This result, in promoting more extensive 'social' protection, might appear desirable to many. And, particularly given Regulation 2, it might look like game, set and match on this debate. But the consequences are potentially chaotic. In some contracting out situations, the chain of sub-contractors could be quite long. Is Jinks to be taken as meaning that the employees of any sub-contractor, no matter how far down the chain and removed from the core client-contractor relationship, should transfer when an SPC occurs 'at the top'? If so (and despite the EAT's statement that the issue is a question of fact in each case, there is little cause to believe that tribunals will do anything other than follow the Jinks line as a matter of course), the implications for organisations surrounding HR due diligence, the costing of bids and the associated information/consultation requirements of TUPE are significant.

There is scope for an alternative interpretation of Regulation 2 that would avoid this mess – a 'sub-contractor' becomes a 'contractor' only in relation to the party immediately above it in the chain. However, unless and until there is a successful appeal in Jinks or a change in a subsequent case, those taking on commitments under an SPC should be careful to look beyond the immediate, visible service provider to check if there are unwelcome, hidden depths to the set up.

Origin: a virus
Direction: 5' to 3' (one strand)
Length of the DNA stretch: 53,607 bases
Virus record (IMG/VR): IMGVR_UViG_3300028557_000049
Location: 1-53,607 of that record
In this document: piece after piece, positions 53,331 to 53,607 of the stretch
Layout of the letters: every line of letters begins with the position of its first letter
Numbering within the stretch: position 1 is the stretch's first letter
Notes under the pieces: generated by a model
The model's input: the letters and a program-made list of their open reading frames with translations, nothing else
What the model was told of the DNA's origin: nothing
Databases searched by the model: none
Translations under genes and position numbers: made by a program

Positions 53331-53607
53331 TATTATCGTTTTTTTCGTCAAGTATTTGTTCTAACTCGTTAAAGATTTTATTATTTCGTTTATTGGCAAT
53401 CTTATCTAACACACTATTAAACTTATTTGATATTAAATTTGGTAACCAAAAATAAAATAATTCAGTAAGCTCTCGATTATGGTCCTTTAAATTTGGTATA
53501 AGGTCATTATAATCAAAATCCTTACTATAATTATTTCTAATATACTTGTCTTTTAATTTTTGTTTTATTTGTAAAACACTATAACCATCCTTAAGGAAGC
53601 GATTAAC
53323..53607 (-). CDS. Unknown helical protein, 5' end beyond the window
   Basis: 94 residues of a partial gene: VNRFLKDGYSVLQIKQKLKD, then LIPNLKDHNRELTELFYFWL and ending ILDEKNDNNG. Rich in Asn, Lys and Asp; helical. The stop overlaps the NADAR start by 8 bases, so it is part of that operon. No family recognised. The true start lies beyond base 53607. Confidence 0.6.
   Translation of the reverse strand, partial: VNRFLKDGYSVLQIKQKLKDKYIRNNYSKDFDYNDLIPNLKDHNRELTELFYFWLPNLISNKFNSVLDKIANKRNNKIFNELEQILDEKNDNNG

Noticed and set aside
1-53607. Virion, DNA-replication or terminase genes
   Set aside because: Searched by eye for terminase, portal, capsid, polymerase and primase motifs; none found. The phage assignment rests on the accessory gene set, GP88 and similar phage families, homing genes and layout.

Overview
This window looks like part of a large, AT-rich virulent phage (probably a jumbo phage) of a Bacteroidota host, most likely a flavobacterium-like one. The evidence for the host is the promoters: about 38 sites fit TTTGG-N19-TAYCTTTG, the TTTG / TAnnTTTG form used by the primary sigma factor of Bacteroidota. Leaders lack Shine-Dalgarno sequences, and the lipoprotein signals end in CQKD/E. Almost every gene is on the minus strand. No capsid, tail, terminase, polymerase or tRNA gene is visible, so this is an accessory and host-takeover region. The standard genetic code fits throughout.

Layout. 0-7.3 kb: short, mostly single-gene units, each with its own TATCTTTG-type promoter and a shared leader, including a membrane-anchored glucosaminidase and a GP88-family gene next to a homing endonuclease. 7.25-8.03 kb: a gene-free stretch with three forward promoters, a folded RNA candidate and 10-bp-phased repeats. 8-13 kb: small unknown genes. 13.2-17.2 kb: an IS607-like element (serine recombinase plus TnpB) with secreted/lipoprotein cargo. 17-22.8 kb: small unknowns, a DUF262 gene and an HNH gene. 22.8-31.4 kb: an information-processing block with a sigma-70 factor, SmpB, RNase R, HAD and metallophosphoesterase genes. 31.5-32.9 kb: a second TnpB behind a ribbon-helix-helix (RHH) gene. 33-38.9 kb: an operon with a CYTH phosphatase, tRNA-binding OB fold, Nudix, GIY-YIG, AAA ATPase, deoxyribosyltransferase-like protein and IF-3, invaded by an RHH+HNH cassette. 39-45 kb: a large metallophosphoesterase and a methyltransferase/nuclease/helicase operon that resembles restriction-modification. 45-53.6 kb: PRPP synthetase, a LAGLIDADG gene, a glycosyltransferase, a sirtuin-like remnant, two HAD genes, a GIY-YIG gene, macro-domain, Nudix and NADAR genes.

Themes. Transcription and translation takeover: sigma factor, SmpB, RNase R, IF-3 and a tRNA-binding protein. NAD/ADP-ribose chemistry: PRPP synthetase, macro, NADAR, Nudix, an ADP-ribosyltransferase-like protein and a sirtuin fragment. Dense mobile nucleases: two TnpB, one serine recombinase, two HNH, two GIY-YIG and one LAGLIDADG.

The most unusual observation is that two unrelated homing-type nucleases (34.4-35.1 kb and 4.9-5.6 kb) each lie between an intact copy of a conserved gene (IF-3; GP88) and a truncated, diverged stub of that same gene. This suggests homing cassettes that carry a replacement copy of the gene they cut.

Who calls the tune?

For employers, another inconvenient, but probably more understandable, decision on SPCs has been handed down by the EAT in Jakowlew v Saga Care.

Here, the question was who can determine which employees are assigned to the 'organised grouping of employees' (the pre-requisite of an SPC)? - is it always the outgoing contractor and current employer or can the client make a legally effective request or demand for people to be removed before the service transfer date?

According to the EAT in Jakowlew, the answer under TUPE – regardless of what rights may be conferred by the commercial service provision contract - is only the current contractor. So, a council's legitimate request under that contract that a manager be removed from a service before it transferred from Saga to another contractor was of no effect under TUPE when Saga refused to implement it. The manager was in situ when the service transfer went through, so her employment transferred to the incoming contractor.